BERLIN/FRANKFURT Lufthansa is taking around 650 relatives of those killed in last year's Germanwings disaster to France by plane or bus where they will attend a ceremony marking the first anniversary of the crash on Thursday.
On March 24, 2015, co-pilot Andreas Lubitz deliberately flew a A320 jet into a French mountainside on a flight from Barcelona to Duesseldorf, killing all 150 on board.
Investigators later uncovered that 27-year-old Lubitz was suffering from a suspected "psychotic depressive episode" that started in December 2014, months before the fatal crash, but that he had concealed his illness from his employer.
"We are doing everything we can to lessen the blow for the relatives, if that is at all possible," Lufthansa Chief Executive Carsten Spohr said last week in Frankfurt.
He said Lufthansa had paid compensation of at least 100,000 euros ($112,000), and in some cases millions of euros, per passenger.
On Thursday, Lufthansa will also unveil memorial plaques to the victims in Duesseldorf and Barcelona.
In a report published 10 days ago, French air accident investigators who had examined pilot mental health and doctor-patient confidentiality, recommended Germany clarify its rules on when doctors could break confidentiality.
"There are international laws that oblige airline companies to maintain their planes in almost perfect conditions. Now, if that's true, as far as the airplanes are concerned, what about those who pilot those airplanes?" Robert Oliver, the father of one of the victims, told Reuters.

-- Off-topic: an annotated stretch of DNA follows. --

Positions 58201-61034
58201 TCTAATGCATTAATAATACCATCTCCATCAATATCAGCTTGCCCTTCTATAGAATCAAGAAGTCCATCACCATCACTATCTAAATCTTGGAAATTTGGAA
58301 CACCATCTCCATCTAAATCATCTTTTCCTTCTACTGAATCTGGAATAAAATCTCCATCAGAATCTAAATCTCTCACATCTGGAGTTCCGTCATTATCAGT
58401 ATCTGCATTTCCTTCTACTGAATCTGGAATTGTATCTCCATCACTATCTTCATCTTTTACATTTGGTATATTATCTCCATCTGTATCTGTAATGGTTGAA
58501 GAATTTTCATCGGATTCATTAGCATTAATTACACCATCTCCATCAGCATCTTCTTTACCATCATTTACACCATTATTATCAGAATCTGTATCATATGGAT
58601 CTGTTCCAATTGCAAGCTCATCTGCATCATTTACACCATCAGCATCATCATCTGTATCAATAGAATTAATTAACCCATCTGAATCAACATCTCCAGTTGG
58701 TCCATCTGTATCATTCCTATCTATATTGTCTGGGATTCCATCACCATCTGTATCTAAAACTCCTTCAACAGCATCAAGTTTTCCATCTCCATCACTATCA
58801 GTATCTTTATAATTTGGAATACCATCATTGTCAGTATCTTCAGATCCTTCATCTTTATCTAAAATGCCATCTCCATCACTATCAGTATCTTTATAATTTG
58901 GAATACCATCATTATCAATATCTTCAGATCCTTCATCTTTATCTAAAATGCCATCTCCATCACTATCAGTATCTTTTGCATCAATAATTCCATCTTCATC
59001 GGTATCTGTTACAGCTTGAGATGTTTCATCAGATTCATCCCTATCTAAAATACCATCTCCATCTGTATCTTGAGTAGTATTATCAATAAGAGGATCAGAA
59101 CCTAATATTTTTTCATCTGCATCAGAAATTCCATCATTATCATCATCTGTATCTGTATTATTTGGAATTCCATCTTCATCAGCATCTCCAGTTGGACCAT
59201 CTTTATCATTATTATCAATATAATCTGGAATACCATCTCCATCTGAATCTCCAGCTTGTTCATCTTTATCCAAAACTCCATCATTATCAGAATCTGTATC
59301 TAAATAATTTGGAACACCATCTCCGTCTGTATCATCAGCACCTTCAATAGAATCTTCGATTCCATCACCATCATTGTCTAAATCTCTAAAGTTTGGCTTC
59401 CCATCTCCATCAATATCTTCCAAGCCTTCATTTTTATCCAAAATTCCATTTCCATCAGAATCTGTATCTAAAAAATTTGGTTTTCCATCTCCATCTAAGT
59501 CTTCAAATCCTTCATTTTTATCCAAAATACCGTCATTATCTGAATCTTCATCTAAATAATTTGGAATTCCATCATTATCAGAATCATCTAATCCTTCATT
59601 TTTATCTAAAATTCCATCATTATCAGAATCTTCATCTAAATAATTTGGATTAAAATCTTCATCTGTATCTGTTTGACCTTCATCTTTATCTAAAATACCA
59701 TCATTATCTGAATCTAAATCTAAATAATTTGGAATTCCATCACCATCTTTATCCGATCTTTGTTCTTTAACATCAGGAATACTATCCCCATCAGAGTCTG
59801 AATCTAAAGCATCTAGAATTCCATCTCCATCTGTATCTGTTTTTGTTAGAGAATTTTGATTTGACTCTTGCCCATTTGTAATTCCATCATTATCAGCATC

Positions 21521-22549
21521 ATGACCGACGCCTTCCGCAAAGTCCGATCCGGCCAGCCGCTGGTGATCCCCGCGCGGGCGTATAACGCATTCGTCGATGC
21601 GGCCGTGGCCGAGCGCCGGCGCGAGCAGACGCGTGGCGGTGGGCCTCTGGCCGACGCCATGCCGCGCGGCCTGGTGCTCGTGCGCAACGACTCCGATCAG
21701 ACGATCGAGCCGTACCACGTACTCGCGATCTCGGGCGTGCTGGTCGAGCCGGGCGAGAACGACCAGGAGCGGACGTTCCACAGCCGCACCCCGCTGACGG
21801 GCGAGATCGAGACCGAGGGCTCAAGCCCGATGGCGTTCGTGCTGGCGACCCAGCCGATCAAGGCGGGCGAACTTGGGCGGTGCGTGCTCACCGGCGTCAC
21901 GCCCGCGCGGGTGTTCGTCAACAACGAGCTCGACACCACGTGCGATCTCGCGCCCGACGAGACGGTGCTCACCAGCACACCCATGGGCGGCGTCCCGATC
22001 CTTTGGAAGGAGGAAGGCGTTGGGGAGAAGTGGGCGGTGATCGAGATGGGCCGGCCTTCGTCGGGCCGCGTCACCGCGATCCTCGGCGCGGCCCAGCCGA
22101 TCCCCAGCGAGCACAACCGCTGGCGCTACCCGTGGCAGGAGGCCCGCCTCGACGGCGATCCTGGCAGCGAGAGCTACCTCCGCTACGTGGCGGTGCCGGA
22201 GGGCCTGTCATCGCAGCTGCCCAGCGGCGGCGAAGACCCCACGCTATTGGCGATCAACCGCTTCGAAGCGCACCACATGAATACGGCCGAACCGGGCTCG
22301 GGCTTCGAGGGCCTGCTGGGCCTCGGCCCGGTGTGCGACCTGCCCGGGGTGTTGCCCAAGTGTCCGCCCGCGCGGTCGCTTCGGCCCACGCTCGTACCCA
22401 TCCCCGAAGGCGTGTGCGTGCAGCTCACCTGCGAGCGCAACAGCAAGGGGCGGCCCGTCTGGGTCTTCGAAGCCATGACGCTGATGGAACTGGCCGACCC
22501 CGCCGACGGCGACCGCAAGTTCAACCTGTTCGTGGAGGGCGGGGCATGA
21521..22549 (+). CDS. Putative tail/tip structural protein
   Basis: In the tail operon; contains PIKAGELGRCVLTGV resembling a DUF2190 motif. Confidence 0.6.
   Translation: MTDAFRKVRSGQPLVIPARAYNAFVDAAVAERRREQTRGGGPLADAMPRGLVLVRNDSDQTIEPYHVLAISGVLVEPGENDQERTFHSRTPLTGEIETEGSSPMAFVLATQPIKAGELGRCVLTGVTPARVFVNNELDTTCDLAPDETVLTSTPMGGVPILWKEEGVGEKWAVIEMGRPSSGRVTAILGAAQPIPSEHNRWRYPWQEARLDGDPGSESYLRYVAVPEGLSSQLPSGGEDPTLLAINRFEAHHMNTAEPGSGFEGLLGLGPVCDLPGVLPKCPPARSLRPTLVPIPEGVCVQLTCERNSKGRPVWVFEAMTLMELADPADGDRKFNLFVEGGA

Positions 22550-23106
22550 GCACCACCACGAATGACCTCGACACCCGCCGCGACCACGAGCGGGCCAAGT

Germany's ruling coalition has put forward a proposal for random drug and alcohol tests on pilots, and another calling for a medical database that lists pilots by their name, rather than under a pseudonym, as is currently the case.
Markus Wahl, a board member at the German pilot union Vereinigung Cockpit, welcomed the call for clearer guidelines on medical secrecy.
"Doctors... tend to err on the side of caution and prefer not to report anything unusual," Wahl said.
But the Bundesaerztekammer, the national medical association to which the French report's recommendations were addressed, disagreed rules on confidentiality should be softened.
President Frank Ulrich Montgomery instead welcomed the proposed database and said pilots should undergo more frequent checks if anything out of the ordinary is noticed.
Lawyers representing the families of those killed have also said Lubitz, with his history of depression, should have been more closely monitored. But experts say mental issues can be easily hidden.
"Patients can easily conceal their true frame of mind. It's easy to pretend that everything is OK, even when inside it's not," aeromedical doctor Irene Hufnagel told Reuters.
($1 = 0.8952 euros)
(Reporting by Victoria Bryan and Peter Maushagen; Additional reporting by Reuters TV; Editing by Raissa Kasolowsky)
This story has not been edited by Firstpost staff and is generated by auto-feed.
Updated Date: Mar 24, 2016 00:31 AM